My sisters and I were recently reminiscing about all the television shows we watched growing up, and trust me when I say we watched A LOT of them! One of my favorite memories is from the late ’70s/early ’80s when we would watch the shows Eight is Enough, The Love Boat and Fantasy Island in succession pretty much every Saturday night. Even though that was over 30 years ago (yes, I’m that old!) I can still remember those nights like they were yesterday.
A while ago I started to compile a list of all the tv shows I watched from childhood through my teenage years, and our recent trip down memory lane inspired me to revisit that list. It currently stands at 126 shows, but I know if I gave it more thought and did some digging online I could come up with a lot more.
Oh, the stories I could tell of the sneaky things one of my sisters and I did to get our parents to let us stay up past our bedtime to watch some of those shows. Starsky and Hutch is one that immediately comes to mind as I believe it didn’t start until 9:00 PM.
Asking for a “midnight snack” at the last minute and/or taking longer than normal to eat it allowed us to catch at least a small glimpse of the cool shoes worn by Paul Michael Glaser (haha, check these out on Sneakerpedia!) or the blue eyes of David Soul. I’ll leave talk of his song, “Don’t Give Up on Us” for another time.
Another show that one of my sisters and I loved and watched without fail was Hart to Hart, starring Robert Wagner, Stefanie Powers and a name familiar to a lot of old movie fans, Lionel Stander. One of our favorite episodes was titled “Murder Is a Man’s Best Friend,” which aired on December 9, 1980. In the episode, the Hart’s dog Freeway was selected to be the star in a new dog food ad campaign. I can even still remember the name of the food, Doggone-Its. I don’t know why we loved that one so much, but we just did. Any other Hart to Hart fanatics out there? Do you remember that episode?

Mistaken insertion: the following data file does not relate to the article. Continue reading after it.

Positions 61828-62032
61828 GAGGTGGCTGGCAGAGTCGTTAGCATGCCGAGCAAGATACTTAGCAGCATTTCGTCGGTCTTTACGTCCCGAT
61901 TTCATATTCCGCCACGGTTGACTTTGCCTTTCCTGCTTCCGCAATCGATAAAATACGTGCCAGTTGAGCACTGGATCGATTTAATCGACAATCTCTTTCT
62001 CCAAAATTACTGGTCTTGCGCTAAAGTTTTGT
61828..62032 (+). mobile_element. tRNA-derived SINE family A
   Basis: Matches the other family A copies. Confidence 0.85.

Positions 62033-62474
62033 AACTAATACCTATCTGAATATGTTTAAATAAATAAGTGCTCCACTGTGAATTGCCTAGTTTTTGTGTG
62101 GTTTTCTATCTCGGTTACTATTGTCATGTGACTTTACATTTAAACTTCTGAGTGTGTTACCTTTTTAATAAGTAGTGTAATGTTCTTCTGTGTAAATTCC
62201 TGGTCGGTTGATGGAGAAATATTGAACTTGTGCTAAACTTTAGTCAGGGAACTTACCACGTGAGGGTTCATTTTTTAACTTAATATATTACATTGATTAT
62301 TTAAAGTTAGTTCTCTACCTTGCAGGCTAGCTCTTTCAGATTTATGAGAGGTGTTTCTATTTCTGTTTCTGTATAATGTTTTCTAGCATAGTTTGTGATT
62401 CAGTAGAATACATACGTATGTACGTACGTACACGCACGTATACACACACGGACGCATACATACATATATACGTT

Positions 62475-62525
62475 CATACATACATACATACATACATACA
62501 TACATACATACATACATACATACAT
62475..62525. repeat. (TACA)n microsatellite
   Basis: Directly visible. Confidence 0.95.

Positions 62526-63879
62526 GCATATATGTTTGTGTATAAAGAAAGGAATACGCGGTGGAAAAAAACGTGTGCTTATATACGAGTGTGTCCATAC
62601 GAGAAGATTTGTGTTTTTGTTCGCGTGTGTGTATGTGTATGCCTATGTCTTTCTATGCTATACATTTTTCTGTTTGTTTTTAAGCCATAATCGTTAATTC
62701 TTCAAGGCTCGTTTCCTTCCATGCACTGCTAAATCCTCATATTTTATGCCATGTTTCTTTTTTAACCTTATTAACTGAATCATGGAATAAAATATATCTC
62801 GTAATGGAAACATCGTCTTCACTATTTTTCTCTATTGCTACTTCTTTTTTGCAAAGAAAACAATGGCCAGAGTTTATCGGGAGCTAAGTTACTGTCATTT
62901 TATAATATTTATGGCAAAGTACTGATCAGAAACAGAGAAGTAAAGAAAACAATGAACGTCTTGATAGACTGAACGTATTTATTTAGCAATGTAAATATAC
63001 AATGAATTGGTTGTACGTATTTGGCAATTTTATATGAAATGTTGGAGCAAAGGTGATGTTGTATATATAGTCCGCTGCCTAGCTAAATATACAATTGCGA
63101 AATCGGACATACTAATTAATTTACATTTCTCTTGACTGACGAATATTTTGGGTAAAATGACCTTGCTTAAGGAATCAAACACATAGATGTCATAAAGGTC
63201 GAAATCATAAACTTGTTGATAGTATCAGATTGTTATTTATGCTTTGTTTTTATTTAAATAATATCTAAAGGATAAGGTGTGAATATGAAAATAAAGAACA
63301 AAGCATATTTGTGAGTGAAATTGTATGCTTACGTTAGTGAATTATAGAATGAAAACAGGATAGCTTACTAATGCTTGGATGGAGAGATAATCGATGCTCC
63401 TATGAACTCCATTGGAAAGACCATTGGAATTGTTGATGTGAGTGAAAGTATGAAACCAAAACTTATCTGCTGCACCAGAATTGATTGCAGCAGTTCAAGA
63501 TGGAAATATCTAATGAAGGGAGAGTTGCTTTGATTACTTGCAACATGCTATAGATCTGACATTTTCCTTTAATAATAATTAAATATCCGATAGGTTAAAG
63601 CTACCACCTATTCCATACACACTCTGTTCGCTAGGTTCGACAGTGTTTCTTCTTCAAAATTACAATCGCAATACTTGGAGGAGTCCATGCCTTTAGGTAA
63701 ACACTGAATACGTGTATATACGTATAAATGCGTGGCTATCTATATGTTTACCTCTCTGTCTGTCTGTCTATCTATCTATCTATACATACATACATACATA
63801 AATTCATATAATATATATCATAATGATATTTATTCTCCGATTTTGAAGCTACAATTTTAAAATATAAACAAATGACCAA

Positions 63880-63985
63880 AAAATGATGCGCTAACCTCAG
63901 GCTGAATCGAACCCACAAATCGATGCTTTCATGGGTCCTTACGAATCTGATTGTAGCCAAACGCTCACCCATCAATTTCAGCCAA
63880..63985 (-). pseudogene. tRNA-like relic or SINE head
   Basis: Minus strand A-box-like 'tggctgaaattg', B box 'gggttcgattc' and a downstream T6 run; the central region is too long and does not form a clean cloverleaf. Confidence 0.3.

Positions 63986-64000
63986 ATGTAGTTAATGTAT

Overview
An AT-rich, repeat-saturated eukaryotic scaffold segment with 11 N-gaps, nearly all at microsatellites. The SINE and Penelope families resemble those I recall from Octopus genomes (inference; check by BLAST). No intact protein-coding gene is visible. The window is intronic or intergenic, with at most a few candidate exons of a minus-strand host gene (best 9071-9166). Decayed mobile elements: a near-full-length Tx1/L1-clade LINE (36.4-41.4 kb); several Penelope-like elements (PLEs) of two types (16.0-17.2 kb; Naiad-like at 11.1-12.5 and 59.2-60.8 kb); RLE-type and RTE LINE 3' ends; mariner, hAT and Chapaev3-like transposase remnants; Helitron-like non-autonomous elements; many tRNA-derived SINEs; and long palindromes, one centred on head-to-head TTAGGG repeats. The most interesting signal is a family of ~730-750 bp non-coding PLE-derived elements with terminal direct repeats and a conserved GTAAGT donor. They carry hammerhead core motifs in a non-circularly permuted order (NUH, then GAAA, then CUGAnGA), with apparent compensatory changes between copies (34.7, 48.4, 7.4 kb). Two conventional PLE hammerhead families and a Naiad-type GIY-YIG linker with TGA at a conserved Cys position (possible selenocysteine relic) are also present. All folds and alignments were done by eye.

I always thought Jonathan and Jennifer Hart were such a glamorous couple, and I also thought their house was really cool. I recently discovered that the house used for exterior filming of the show has a small tie to old movies, which is something that always piques my interest. The ranch-style house that was used, which is located in Mandeville Canyon, Los Angeles was once owned by actor Dick Powell and his wife June Allyson. I’ve read that Powell was good friends with both Robert Wagner and the series’ producer, Aaron Spelling.
A few years ago the home was put on the market by its then owner Glorya Kaufman, and last year it sold through an auction for $14.6 million. You can see pictures of the entire property on the LA Curbed website. The 48-acre estate includes a 12,000-square-foot house, guest houses, a tennis court, a lake with waterfalls and several other amenities.
Well, I really enjoyed this trip down memory lane, and I hope it brought back some good memories of your own.
Do you have any fond memories of your early television watching days? Tell me about them in the comments below!
I was recently offered the chance to take a peak “Behind the Screen Door” and read about the life of Richard Gregson, a Hollywood agent and producer and former husband of Natalie Wood. Even though I had admittedly never heard of him before, I accepted the offer because the book sounded like it would provide an interesting glimpse into life in 1960’s Hollywood.
The 1960’s are not necessarily my favorite decade for movies, but I do enjoy hearing about the social scene from that time period, like for instance, stories about Frank Sinatra and the Rat Pack. Just looking at this cool picture of the group standing in front of The Sands Hotel in Las Vegas makes me wish I could take a trip back in time and be a part of that scene.
As Richard Gregson discussed some of his encounters with Frank Sinatra and his relationship with Natalie Wood, the book did at times bring me back to where I could imagine myself being there with him as he socialized with some of Hollywood’s elite. However, that is not the main thing I took away from reading this book. Besides learning a lot about the ins and outs of working as one of Hollywood’s top agents, I also took away a couple of lessons that I think anyone can learn from and apply to their life. Read More…